Everybody turned and looked at her when she entered the studio.
“Sorry I’m late Inga.”
“Oh. We thought the toilet swallowed you,” she said, looking to the others for a reaction of laughter.
“No, I’m sorry. Just a late lunch.”
Anna and Petya glared at her.
“Well, get your shoes on. We have a lot to do before the winter performance next Saturday. Try to get yourself in gear, Winter. Don’t be late again.”
The instructor looked up and commanded the rest of the class in Russian.
Winter’s thoughts drowned out her voice for the rest of the practice. She could barely concentrate. Her mind broke into chaos. What the hell am I going to do? She made it through the rest of the class, moving through the motions, her thoughts in a whirlwind of panic. At the end, she plopped down and began to unlace her pointe shoes.
Petya sat down beside her and raised her eyebrows. She smiled. “Is everything okay?”
“Yes, everything’s fine. I’m very happy for Anna.”
“I actually wanted to invite you to go to a party tomorrow night. We will toast tomorrow night to celebrate Anna’s success. So you can tell her yourself.”
Winter broke into a smile. “Really?”
“Yes, absolutely. We would love to have you there. I’m very sorry about this morning. Sometimes we girls like to make a little fun, but we don’t mean anything by it.”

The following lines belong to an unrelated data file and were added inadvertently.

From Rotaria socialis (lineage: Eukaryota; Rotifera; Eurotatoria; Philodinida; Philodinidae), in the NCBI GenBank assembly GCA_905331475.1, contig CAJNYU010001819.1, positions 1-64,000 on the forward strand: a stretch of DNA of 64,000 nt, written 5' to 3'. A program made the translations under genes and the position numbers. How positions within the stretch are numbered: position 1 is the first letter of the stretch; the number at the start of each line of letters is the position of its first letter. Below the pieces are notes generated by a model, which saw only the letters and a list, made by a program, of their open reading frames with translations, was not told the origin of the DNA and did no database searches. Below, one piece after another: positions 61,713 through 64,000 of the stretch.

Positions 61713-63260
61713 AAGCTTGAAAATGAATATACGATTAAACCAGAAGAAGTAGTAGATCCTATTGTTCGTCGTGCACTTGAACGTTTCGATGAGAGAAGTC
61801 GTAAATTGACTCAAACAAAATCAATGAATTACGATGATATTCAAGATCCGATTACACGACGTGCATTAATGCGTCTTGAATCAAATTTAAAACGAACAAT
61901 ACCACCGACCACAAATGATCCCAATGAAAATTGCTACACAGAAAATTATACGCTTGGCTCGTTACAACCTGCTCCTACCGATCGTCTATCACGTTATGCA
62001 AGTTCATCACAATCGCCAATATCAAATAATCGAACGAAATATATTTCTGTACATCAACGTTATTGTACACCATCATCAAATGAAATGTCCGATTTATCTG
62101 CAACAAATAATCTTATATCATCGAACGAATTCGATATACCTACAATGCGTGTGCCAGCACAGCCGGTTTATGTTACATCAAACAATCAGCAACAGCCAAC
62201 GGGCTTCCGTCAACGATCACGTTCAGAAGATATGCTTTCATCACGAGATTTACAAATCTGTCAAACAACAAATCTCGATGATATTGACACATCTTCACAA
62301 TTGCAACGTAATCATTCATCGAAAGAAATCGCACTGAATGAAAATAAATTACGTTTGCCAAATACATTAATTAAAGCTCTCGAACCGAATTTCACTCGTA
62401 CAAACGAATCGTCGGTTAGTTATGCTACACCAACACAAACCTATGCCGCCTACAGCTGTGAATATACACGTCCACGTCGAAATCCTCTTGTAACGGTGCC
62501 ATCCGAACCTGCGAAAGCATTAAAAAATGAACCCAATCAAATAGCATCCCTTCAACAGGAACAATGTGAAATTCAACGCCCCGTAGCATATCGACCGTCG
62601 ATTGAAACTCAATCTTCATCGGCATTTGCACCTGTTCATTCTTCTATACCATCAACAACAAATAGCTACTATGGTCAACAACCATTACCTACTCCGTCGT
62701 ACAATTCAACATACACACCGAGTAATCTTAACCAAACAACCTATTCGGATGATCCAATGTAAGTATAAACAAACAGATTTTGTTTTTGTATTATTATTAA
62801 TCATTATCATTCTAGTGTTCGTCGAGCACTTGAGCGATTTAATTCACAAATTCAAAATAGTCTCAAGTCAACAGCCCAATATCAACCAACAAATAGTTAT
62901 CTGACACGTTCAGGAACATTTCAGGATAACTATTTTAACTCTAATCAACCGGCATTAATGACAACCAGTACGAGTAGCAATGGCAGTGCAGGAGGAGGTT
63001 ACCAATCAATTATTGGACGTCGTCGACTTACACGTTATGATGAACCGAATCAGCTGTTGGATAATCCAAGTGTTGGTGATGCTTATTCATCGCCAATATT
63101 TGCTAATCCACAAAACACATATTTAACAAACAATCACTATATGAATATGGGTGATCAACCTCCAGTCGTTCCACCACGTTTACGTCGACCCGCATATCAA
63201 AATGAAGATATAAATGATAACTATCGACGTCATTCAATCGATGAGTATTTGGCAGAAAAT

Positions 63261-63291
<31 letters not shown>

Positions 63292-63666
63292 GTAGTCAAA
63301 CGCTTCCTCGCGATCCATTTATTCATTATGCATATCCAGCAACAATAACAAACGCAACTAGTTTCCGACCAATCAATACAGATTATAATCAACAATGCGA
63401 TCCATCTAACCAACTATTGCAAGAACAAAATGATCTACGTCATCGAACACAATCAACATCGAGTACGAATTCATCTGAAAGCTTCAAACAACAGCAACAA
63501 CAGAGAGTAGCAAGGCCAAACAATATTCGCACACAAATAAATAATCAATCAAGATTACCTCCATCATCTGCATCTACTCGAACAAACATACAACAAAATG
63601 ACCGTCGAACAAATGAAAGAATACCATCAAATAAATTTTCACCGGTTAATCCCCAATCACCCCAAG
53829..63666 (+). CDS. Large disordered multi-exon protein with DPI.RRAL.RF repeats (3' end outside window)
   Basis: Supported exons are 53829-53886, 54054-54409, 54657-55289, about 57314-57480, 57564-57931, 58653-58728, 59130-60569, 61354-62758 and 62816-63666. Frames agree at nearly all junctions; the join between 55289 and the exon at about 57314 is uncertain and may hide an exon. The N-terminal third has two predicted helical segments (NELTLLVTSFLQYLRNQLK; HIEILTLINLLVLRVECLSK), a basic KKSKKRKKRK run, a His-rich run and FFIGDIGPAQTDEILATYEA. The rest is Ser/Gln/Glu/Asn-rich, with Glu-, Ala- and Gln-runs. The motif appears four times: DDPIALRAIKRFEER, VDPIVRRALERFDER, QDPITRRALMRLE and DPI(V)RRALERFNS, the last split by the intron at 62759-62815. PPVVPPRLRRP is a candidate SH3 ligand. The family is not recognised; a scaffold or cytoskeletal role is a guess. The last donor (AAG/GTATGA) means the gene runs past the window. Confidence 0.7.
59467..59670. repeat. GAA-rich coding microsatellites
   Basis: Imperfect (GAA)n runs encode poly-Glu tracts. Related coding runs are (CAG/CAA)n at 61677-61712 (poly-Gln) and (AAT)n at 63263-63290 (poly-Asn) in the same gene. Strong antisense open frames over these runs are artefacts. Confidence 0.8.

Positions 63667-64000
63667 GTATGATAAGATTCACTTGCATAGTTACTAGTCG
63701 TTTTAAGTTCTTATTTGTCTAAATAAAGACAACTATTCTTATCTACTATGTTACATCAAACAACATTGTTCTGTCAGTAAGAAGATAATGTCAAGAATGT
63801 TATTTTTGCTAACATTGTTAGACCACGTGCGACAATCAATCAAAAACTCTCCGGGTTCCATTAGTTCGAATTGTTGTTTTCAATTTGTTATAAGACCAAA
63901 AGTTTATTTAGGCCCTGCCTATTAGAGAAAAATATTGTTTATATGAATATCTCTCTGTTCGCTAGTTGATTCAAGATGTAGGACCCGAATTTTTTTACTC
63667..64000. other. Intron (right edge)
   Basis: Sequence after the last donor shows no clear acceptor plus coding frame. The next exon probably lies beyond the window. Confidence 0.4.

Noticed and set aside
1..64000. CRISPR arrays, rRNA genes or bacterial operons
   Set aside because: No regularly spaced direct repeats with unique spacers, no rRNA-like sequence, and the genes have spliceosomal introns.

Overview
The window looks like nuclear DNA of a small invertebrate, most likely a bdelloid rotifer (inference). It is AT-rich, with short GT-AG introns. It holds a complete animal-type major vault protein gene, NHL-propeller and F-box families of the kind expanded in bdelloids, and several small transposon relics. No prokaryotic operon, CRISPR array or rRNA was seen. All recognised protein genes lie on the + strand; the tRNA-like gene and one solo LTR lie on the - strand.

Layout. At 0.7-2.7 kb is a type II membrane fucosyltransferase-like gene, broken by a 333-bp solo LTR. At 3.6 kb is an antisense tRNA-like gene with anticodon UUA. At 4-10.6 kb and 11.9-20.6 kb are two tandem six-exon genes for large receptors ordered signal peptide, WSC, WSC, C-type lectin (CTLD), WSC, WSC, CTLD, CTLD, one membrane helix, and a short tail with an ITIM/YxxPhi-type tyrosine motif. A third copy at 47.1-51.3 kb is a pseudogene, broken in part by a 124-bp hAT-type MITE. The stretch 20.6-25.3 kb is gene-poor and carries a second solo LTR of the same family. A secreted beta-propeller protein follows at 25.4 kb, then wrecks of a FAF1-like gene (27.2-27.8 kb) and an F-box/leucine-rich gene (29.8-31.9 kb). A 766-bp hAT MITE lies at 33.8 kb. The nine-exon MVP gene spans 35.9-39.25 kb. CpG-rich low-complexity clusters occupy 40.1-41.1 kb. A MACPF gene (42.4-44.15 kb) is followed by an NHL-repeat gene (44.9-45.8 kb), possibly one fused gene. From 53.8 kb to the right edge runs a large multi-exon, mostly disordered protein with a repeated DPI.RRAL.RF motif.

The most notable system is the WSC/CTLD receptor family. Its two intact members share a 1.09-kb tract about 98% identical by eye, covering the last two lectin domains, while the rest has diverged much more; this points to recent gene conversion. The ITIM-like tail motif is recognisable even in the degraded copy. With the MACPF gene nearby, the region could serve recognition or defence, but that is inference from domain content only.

“Oh. Okay, then. Apology accepted. And I would love to go out with you girls.”
“Great. I will tell Anna. She will be so excited!”
“One thing though,” Winter said, holding a finger up.
She looked at Song who was sitting alone, tying her tennis shoes in the corner. “Can Song come?”
“Um…well it’s just a thing for us, you know?”
“Oh, well, I don’t think I can go then. I’d hate to leave her alone in the room on a Saturday night.”
Petya gritted her teeth into a smile. “The more the merrier, right?”
“Right. Great. I’ll let her know,” Winter said.
“Perfect, we’ll meet you at 7 in the front. Wear something nice. Some heels. It is a nice place.”
Winter tilted her head to the side. “Heels in the snow?”
“You do not want to be the only one in boots, do you?”
“Uh. Yeah, I think I have some ones I can go out in.”
“Good. See you then.”
Winter rushed over to Song. “Guess what!”
She wasn’t smiling. She turned to Winter. Her eyes were still sad and red.
“They just invited us out with them,” Winter said, motioning to the girls.